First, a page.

May 9, 2013
On Wednesday, George Karl won his first Coach of the Year award in his 25 year career. Steering the Denver Nuggets to 57 wins, Karl deserved the prestigious award over three other well deserving candidates. The question is whether or not Karl should have won, but rather was it just a matter of picking between four names?
If you look down to South Beach, the Miami Heat were once again the best team from start to finish. Erik Spoelstra coached the Heat to an NBA best 66 wins, including a massive winning streak, which almost made NBA history. Yes, I agree when the critic says, it is easy to be a coach when you have Lebron James, Dwyane Wade, and Chris Bosh on the floor together. The job as the coach is indeed to align those stars, and put a system in place for them to succeed together. Despite constant critics, Spoelstra deserves some credit.
With the lights shining brightest in the city that never sleeps, expectations were high on the New York Knicks all season. Since coming in last season, Mike Woodson has installed defense into the minds of the Knicks. Despite the Knicks forever being known as an offense first team, there is no way New York becomes the two seed in the Eastern Conference without Woodson’s stress on the defensive end. To Woodson’s credit was the transformation of JR Smith. After convincing Smith to drive to the basket more and playing harder on the defensive end, JR found himself holding the 6th man of the year award. Woodson did some great things this year and could have been chosen as well.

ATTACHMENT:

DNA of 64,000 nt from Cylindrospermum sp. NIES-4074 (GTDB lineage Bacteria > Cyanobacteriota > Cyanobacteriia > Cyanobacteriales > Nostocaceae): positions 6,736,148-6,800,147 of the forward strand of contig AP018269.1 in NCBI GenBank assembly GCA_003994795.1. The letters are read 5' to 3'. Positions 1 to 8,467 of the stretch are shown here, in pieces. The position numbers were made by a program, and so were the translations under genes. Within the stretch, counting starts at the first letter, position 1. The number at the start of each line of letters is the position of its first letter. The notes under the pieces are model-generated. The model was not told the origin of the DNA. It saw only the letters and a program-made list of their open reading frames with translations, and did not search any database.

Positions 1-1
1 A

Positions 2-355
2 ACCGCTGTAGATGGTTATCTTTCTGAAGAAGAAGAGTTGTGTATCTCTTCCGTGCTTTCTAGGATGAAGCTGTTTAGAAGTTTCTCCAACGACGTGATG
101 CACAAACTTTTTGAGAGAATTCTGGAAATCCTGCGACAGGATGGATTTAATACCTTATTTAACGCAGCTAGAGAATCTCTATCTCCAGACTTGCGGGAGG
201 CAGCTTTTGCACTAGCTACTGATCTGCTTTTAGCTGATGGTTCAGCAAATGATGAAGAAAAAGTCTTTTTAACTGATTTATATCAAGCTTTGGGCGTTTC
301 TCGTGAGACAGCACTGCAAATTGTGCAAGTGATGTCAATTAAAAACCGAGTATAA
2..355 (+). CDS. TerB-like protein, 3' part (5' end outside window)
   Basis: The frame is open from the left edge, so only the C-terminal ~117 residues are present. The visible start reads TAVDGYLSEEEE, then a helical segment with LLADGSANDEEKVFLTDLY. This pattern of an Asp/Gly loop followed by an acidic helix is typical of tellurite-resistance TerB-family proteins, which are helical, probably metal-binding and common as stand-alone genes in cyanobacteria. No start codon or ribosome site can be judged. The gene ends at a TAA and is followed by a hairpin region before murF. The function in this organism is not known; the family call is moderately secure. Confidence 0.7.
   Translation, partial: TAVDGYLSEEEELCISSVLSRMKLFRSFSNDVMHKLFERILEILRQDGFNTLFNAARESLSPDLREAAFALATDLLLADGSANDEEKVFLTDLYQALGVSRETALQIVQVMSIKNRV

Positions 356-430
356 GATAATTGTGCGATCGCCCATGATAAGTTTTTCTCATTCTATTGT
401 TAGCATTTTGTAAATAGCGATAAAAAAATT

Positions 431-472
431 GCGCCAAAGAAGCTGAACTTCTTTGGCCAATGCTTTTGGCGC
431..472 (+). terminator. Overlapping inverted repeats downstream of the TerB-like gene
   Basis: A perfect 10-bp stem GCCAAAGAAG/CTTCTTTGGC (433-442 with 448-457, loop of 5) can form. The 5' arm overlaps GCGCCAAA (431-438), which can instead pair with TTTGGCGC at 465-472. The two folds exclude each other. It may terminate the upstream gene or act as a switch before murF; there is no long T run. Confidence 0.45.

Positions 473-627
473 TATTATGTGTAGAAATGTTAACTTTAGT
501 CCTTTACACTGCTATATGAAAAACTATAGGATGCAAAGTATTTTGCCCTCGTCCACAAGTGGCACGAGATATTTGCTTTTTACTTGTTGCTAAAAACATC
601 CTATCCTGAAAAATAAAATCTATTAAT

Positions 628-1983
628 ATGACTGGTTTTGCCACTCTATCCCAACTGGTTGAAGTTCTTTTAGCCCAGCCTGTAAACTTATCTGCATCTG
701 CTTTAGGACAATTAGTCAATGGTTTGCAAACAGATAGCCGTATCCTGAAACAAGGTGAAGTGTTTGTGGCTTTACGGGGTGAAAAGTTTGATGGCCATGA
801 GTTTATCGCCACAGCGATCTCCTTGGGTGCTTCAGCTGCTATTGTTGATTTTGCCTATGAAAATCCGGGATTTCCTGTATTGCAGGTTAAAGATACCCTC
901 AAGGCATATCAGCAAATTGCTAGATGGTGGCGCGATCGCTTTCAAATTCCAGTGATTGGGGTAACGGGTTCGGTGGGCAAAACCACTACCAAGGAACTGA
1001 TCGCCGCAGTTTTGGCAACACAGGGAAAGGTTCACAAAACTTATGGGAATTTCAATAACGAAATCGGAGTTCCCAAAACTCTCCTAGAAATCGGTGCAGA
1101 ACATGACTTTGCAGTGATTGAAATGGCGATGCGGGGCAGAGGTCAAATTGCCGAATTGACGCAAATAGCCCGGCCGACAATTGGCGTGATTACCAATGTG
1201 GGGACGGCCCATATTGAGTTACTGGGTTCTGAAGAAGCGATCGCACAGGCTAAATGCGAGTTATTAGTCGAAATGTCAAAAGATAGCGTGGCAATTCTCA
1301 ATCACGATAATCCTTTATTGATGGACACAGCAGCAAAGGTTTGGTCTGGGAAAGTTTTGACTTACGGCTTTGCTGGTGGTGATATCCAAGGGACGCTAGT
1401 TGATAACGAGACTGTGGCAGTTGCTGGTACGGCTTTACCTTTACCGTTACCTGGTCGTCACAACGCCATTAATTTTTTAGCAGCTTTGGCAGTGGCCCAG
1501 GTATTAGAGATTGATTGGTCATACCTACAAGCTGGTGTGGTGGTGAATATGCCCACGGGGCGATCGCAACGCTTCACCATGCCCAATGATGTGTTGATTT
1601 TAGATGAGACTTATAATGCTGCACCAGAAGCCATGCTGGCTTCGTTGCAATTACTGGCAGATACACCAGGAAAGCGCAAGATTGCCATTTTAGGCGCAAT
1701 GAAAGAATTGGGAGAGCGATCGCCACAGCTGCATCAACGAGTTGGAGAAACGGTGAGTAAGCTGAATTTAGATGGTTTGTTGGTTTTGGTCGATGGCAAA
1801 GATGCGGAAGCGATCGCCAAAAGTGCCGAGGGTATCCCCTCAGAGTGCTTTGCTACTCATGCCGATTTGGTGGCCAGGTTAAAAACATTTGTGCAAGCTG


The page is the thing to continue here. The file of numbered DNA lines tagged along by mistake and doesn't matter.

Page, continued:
Gregg Popovich, who seems to be in the conversation every year, was once again a front runner. Popovich may be the most consistent coach in the history of basketball. Leading the aging San Antonio Spurs to 58 wins and the second seed in the West, Popovich faced hardships all year. With major injuries occurring to Tony Parker and Manu Ginobili, Popovich managed to help Tim Duncan regain his form from years ago. Managing Duncan’s minutes and ailing Parker and Ginobili’s Gregg Popovich got the best effort he could out of his entire rotation. The same old Spurs were led by the same old coach. That old coach could have easily won the award this year.
Despite great coaching efforts by Spoelstra, Woodson, and Popovich, George Karl was as deserving as the rest. Karl was the only coach of the four who did not have a star player to lean on. This forced Karl to stress the concept of “team,” in what many see as a, “me” sport. Without a bonafide superstar, Karl coached the Nuggets to an impressive 24-4 record after the all-star break. What may have won Karl the award though, is the fact that the Denver Nuggets only lost 3 games at all year.
This year you could not have gone wrong with any of the four above, but at the end of the day George Karl is this year’s coach of the year.